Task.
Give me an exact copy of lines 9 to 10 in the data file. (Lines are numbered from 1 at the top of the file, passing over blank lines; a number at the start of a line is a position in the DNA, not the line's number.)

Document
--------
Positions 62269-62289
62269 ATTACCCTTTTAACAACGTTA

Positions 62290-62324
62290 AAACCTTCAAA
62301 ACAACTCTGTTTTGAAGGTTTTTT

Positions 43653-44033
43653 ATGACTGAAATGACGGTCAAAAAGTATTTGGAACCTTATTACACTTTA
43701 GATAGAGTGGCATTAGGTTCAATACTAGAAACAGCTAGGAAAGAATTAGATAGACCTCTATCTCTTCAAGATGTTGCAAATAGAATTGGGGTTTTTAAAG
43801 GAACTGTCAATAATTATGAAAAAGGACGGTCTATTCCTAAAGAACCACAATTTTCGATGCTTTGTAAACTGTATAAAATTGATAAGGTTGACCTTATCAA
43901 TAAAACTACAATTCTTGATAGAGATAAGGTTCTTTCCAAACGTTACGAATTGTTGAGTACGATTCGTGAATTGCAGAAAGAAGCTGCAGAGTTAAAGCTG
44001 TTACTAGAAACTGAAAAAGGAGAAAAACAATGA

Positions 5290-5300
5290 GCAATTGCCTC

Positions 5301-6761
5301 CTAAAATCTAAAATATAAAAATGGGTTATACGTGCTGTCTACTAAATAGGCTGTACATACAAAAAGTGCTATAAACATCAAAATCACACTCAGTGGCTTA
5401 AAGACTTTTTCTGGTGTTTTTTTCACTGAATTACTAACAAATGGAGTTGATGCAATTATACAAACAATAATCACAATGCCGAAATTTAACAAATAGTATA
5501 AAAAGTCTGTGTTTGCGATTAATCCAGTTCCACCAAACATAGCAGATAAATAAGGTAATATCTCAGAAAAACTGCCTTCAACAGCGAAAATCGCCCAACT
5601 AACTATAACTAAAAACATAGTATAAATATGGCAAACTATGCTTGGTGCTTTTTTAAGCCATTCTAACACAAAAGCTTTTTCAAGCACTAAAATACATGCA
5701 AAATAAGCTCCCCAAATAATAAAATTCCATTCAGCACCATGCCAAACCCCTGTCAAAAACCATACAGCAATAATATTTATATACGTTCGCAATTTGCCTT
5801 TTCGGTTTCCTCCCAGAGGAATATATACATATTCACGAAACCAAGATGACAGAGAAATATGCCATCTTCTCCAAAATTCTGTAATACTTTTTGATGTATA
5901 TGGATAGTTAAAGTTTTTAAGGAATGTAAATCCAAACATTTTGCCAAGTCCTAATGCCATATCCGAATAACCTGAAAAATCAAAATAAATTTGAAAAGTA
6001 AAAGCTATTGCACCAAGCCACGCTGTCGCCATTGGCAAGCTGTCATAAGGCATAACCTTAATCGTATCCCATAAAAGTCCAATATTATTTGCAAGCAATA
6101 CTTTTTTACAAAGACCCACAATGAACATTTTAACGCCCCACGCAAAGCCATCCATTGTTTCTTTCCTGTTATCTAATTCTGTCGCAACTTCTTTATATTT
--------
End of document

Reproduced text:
43801 GAACTGTCAATAATTATGAAAAAGGACGGTCTATTCCTAAAGAACCACAATTTTCGATGCTTTGTAAACTGTATAAAATTGATAAGGTTGACCTTATCAA
43901 TAAAACTACAATTCTTGATAGAGATAAGGTTCTTTCCAAACGTTACGAATTGTTGAGTACGATTCGTGAATTGCAGAAAGAAGCTGCAGAGTTAAAGCTG